His assets

Mr Franceschinelli Silvio spends a lot of time with different types of people, and this helps his vision to keep updated and focused. “Every time I am at an event and I talk to young people, I feel I am updating my software because I get new ideas, I get to know what the young like and expect, and that’s very refreshing. On the other hand, when I spend time with entrepreneurs who have more experience than me I listen to their wisdom, I learn from their mistakes, and they warn me on the dangers of being too impulsive”.

He invests in equipment and training as well as in people. He keeps learning, for example in August last year he went to Wales for double training: he studied English in a school in Cardiff to see how schools are run and lessons are taught there, and he volunteered to help a festival in Newport, to see how festivals are organized in Britain and get new ideas for his events in Italy. He is striving all the time to build a network of people and agencies which can promote and help each other.

Equipment is fundamental, too. He spends a lot on audio and video equipment for his companies, because cutting edge technology makes his work go smooth. But he warns those who spend too much, though: the risk of going bankrupt is always around the corner so there must be a balance. In the long term, what you spend must be less than you earn. “It seems like this is some silly piece of advice, but actually all companies go bankrupt because they overestimate their earnings and spend more than they are capable of. A basic rule is that there will always be unforeseen expenses, but very rarely unforeseen earnings.”

Other projects

Mr Franceschinelli is in charge of entire areas of the largest pop festivals in Italy, such as Comicon in Napoli and Etna Comics in Catania, events with hundreds of thousands of visitors. When he has time, he takes his experience as a successful entrepreneur to schools and agencies, to help others start their own companies and to share tips on how to succeed in business. He works as a producers of emerging talents and artists, and with his large network of media and partners he really can make someone famous in a short time.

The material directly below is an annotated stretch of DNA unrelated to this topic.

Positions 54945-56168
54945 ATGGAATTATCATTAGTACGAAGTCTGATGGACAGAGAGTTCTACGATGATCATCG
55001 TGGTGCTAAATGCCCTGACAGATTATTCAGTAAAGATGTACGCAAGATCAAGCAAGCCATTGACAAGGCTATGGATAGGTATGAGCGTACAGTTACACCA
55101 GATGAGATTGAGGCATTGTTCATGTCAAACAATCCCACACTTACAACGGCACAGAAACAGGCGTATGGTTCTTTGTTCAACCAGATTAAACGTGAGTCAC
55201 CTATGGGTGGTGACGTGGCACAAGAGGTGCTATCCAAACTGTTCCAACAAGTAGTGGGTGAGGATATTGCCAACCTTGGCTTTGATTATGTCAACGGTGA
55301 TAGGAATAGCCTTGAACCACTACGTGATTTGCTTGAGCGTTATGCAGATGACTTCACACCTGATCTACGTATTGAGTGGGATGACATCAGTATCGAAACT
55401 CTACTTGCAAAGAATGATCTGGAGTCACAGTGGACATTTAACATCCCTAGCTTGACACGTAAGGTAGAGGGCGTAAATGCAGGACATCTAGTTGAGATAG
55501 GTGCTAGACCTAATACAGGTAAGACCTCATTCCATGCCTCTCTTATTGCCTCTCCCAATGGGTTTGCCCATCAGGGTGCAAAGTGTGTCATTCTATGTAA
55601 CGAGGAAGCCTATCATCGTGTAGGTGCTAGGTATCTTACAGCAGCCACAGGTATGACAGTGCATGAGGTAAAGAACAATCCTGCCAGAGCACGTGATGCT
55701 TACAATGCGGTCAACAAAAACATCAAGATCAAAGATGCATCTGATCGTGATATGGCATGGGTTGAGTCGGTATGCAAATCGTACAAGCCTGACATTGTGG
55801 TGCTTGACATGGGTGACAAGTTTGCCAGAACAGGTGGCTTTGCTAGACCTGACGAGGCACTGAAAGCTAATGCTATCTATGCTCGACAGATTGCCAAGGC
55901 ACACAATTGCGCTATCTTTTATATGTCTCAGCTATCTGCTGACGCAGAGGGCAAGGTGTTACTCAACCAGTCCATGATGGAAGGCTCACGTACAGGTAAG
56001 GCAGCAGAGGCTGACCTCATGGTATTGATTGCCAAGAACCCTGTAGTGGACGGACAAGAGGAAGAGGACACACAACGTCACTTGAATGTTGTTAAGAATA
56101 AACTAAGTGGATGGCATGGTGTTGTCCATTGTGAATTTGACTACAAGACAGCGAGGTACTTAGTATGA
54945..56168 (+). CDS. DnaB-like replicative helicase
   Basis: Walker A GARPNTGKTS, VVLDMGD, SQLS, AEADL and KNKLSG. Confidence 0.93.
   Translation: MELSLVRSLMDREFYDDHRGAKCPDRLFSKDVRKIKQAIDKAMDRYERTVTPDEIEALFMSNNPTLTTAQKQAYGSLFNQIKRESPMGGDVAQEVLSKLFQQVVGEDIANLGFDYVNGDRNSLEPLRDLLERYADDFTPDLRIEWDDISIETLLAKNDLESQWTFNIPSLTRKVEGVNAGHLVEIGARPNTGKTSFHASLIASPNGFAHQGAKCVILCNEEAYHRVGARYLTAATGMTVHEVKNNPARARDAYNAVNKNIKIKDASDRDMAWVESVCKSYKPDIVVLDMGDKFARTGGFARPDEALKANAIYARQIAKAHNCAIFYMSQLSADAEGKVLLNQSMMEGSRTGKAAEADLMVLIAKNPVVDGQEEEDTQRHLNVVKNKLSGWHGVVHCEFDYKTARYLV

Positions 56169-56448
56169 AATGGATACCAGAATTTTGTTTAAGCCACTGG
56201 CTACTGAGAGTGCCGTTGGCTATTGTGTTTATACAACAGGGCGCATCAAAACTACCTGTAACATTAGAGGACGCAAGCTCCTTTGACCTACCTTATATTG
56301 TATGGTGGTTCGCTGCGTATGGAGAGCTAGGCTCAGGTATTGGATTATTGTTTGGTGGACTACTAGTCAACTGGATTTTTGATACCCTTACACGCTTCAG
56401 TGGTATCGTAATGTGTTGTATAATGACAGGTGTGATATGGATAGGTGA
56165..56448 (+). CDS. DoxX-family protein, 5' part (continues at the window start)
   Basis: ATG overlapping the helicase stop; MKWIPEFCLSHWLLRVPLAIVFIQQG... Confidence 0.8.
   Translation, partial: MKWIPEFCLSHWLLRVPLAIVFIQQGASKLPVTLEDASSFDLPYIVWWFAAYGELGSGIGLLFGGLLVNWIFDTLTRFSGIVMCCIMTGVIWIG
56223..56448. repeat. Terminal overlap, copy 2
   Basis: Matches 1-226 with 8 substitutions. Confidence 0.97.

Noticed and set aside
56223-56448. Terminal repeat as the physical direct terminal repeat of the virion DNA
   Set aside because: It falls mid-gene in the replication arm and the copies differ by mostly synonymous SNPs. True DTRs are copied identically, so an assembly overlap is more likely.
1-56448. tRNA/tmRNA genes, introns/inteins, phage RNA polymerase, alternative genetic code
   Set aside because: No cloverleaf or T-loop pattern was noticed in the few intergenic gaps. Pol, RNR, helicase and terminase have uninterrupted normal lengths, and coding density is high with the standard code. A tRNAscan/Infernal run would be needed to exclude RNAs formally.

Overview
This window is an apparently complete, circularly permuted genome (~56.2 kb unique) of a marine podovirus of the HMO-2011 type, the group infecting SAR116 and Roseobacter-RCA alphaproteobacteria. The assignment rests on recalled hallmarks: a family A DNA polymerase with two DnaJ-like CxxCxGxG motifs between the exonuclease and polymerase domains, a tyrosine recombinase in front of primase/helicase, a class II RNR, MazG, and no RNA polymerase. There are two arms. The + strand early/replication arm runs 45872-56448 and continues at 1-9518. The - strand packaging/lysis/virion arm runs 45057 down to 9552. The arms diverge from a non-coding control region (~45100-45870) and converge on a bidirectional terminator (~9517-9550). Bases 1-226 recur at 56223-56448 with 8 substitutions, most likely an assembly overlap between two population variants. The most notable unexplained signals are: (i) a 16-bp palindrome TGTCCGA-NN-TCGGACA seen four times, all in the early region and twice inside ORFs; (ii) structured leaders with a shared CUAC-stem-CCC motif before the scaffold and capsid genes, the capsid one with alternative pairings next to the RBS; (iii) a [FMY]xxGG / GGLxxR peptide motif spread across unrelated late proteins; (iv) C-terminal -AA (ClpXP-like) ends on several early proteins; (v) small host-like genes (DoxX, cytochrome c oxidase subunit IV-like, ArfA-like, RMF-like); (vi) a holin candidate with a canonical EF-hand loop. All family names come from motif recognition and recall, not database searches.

He decided to keep his headquarters in the small town of Legnaro, even though his company is now global. Until a couple of decades ago it made sense, he remembers, to relocate in a large metropolis to be in the centre of a network of professional services. But now you can be based in a small town in the Italian countryside, saving a lot on the rental of your office, and have an online meeting with New York or Tokyo on Thursday, cheaply fly to Krakow for a festival on Friday, and be back on time for a lesson on Monday.

When asked what side of his business is more important, he says they all are necessary. “One feeds the other”, he claims. “Without the arts I couldn’t promote the languages, and without the languages I wouldn’t be able to sponsor the arts.” After following him an entire day and night through lessons and festivals, organisational meetings and nightclubbing shows, we couldn’t agree more.

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Monika Wassermann is a doctor and a freelance writer based in the UK who lives with her cat Buddy. She writes across several verticals, including life, health, sex and love, relationships and fitness. Her three great loves are Victorian novels, Lebanese cuisine, and vintage markets. When she’s not writing, you can find her trying to meditate more, weightlifting, or wandering around in town.